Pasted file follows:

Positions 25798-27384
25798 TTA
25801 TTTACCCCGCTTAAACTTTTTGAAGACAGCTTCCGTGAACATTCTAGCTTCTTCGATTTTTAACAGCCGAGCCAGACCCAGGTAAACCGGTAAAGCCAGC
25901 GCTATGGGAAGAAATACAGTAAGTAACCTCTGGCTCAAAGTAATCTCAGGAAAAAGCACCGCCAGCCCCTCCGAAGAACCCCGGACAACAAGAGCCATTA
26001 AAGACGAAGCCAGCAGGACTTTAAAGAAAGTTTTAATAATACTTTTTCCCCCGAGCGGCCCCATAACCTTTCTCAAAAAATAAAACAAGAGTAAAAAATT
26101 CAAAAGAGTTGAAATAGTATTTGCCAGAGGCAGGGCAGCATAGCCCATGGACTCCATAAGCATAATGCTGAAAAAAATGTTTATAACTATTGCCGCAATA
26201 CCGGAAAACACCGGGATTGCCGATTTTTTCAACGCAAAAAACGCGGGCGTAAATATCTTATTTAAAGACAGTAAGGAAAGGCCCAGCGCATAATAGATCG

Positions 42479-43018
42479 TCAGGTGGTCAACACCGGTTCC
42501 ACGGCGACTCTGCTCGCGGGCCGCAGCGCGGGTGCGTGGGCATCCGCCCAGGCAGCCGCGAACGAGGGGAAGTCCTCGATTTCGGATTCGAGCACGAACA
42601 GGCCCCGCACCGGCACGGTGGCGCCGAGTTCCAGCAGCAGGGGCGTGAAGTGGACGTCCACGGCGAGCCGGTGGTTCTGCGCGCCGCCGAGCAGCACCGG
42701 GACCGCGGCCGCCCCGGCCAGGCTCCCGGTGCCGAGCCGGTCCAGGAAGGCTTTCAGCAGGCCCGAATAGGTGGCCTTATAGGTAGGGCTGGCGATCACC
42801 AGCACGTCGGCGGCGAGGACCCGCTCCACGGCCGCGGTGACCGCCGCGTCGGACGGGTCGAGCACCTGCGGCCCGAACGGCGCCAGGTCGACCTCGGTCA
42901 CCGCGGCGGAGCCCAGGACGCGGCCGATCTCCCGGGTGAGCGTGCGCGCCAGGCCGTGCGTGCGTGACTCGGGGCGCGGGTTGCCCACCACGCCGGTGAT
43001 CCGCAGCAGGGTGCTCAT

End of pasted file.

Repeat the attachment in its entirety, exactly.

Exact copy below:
Positions 25798-27384
25798 TTA
25801 TTTACCCCGCTTAAACTTTTTGAAGACAGCTTCCGTGAACATTCTAGCTTCTTCGATTTTTAACAGCCGAGCCAGACCCAGGTAAACCGGTAAAGCCAGC
25901 GCTATGGGAAGAAATACAGTAAGTAACCTCTGGCTCAAAGTAATCTCAGGAAAAAGCACCGCCAGCCCCTCCGAAGAACCCCGGACAACAAGAGCCATTA
26001 AAGACGAAGCCAGCAGGACTTTAAAGAAAGTTTTAATAATACTTTTTCCCCCGAGCGGCCCCATAACCTTTCTCAAAAAATAAAACAAGAGTAAAAAATT
26101 CAAAAGAGTTGAAATAGTATTTGCCAGAGGCAGGGCAGCATAGCCCATGGACTCCATAAGCATAATGCTGAAAAAAATGTTTATAACTATTGCCGCAATA
26201 CCGGAAAACACCGGGATTGCCGATTTTTTCAACGCAAAAAACGCGGGCGTAAATATCTTATTTAAAGACAGTAAGGAAAGGCCCAGCGCATAATAGATCG

Positions 42479-43018
42479 TCAGGTGGTCAACACCGGTTCC
42501 ACGGCGACTCTGCTCGCGGGCCGCAGCGCGGGTGCGTGGGCATCCGCCCAGGCAGCCGCGAACGAGGGGAAGTCCTCGATTTCGGATTCGAGCACGAACA
42601 GGCCCCGCACCGGCACGGTGGCGCCGAGTTCCAGCAGCAGGGGCGTGAAGTGGACGTCCACGGCGAGCCGGTGGTTCTGCGCGCCGCCGAGCAGCACCGG
42701 GACCGCGGCCGCCCCGGCCAGGCTCCCGGTGCCGAGCCGGTCCAGGAAGGCTTTCAGCAGGCCCGAATAGGTGGCCTTATAGGTAGGGCTGGCGATCACC
42801 AGCACGTCGGCGGCGAGGACCCGCTCCACGGCCGCGGTGACCGCCGCGTCGGACGGGTCGAGCACCTGCGGCCCGAACGGCGCCAGGTCGACCTCGGTCA
42901 CCGCGGCGGAGCCCAGGACGCGGCCGATCTCCCGGGTGAGCGTGCGCGCCAGGCCGTGCGTGCGTGACTCGGGGCGCGGGTTGCCCACCACGCCGGTGAT
43001 CCGCAGCAGGGTGCTCAT